TWO groups of students have been identified as the most likely perpetrators of bullying in schools -- 'chavs' and 'D4s'.
Research carried out by Trinity College Dublin has discovered five prevalent subcultures among Irish schools and revealed that some were more likely to carry out the bullying.
According to the study, 'non-alternative' groups like 'chavs' and 'D4s' were more prone to act in an intimidating fashion than their 'alternative' peers, that is to say 'emos', 'moshers'" and 'goths'.
Chavs are defined in the study as a 'rough young person' who engages in 'anti-social behaviour', while D4s have a 'posh lifestyle'.
Over 800 secondary school students participated in the study on alterophobic bullying -- that is to say negative behaviour towards individuals based solely on their different appearance.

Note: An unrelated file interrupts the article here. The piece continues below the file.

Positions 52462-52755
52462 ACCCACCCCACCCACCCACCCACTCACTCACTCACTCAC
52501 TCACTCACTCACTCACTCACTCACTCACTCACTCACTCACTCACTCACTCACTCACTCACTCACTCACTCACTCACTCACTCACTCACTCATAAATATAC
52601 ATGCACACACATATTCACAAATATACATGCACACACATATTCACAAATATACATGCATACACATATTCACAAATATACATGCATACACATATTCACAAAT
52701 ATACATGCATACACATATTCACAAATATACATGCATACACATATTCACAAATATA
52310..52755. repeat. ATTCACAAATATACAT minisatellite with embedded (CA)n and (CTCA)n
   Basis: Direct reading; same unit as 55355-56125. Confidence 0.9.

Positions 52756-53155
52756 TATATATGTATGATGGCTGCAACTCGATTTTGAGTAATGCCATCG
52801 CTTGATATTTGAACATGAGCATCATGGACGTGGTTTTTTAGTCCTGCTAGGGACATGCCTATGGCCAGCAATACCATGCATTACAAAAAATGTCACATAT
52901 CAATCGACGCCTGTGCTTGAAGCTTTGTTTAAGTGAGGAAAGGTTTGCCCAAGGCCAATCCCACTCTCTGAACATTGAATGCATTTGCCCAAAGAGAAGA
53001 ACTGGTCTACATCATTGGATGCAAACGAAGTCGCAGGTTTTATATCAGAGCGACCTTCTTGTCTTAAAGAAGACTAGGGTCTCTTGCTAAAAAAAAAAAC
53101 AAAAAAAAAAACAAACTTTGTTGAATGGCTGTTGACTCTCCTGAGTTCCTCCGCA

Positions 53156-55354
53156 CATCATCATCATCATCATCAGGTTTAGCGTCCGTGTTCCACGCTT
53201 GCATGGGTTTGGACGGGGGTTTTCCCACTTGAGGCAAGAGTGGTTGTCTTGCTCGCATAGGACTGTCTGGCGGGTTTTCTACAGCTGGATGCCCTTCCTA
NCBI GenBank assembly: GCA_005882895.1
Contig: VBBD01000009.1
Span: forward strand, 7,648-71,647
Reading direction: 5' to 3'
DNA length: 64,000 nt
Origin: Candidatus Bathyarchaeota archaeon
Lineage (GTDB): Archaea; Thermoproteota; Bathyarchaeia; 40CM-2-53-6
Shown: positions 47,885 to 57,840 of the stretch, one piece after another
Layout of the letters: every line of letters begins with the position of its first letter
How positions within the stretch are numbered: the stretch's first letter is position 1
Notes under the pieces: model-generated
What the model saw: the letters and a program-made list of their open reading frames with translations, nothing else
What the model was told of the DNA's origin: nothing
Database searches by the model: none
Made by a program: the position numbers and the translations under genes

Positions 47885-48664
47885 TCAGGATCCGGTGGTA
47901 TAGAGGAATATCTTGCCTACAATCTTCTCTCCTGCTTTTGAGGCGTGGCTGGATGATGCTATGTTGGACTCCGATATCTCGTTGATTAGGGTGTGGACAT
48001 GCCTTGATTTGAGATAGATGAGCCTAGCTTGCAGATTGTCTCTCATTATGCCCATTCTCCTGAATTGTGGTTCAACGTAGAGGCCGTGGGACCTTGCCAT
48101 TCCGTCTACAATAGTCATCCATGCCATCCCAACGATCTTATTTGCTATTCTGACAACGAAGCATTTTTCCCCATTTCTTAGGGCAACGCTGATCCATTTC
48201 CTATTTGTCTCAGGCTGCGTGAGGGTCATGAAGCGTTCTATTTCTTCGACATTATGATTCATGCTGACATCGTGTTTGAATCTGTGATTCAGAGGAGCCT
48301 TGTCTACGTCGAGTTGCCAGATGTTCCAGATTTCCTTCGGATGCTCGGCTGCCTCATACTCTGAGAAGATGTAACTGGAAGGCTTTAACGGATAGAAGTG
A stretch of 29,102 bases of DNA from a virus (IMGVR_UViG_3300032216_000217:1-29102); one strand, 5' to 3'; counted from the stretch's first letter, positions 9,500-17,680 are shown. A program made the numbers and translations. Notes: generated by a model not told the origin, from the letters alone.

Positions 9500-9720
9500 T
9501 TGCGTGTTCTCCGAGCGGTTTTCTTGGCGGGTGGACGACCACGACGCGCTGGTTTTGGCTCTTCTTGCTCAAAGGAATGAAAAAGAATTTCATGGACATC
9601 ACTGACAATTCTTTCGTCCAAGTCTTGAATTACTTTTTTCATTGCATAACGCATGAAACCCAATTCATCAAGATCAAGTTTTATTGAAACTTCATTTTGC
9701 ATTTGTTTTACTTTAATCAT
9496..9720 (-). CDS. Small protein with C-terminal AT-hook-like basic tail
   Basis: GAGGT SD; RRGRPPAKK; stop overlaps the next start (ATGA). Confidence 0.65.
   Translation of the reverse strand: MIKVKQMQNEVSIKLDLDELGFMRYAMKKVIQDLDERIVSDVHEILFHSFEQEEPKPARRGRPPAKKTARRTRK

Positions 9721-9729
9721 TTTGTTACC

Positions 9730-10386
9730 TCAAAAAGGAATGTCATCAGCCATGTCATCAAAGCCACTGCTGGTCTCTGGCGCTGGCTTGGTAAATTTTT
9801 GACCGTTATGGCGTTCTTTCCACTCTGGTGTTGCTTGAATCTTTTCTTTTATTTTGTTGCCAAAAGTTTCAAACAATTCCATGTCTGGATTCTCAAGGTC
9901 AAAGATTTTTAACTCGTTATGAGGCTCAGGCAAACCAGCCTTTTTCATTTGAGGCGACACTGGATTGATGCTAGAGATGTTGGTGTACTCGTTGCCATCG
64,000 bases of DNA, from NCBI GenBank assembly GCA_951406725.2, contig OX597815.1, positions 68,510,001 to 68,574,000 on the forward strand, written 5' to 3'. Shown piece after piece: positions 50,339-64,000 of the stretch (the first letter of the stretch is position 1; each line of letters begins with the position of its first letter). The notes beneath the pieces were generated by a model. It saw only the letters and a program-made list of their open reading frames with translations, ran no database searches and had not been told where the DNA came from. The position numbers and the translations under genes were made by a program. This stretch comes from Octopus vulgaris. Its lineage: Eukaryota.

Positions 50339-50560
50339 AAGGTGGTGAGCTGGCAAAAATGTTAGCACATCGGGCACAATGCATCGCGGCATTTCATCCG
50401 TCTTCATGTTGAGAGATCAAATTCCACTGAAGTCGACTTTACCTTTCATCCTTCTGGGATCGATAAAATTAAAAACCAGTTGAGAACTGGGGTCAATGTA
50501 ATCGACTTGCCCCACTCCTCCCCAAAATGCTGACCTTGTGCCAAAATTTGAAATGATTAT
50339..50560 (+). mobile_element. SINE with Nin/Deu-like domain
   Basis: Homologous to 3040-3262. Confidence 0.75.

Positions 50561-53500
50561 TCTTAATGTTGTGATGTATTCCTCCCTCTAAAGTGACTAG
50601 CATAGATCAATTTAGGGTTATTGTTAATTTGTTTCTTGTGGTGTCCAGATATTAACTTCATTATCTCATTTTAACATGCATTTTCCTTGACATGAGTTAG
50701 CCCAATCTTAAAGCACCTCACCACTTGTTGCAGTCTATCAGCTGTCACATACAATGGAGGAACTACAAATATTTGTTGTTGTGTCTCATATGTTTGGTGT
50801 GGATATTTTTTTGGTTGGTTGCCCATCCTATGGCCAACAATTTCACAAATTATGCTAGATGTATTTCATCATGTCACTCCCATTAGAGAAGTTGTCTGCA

The study which is the first of its kind in Ireland, questioned 339 teenage boys and 481 teenage girls across nine schools.
It showed that 44.9pc, 80.7pc and 87.3pc of respondents believed that moshers/rockers, goths and emos respectively were more likely to be bullied.
All three groups were identified by their clothing style.
These alternative subcultures were all much more likely to be viewed as victims of bullying than chavs or D4s.
Nearly nine in ten teenagers interviewed believed that chavs were more likely to bully their peers, and just under half of the respondents thought D4s were prone to behave in this way.
Dr Stephen James Minton is a psychologist at the Anti-Bullying Centre of Trinity College Dublin said that this research suggested that the topic of alterophobic bullying should be included in any anti-bullying policies.
"I would argue that those who are members of 'alternative' sub-cultures could be considered 'at risk' of bullying, and that making specific reference to alterphobia in school anti-bullying policies may also prove to be a sensible course of action," Dr Minton said.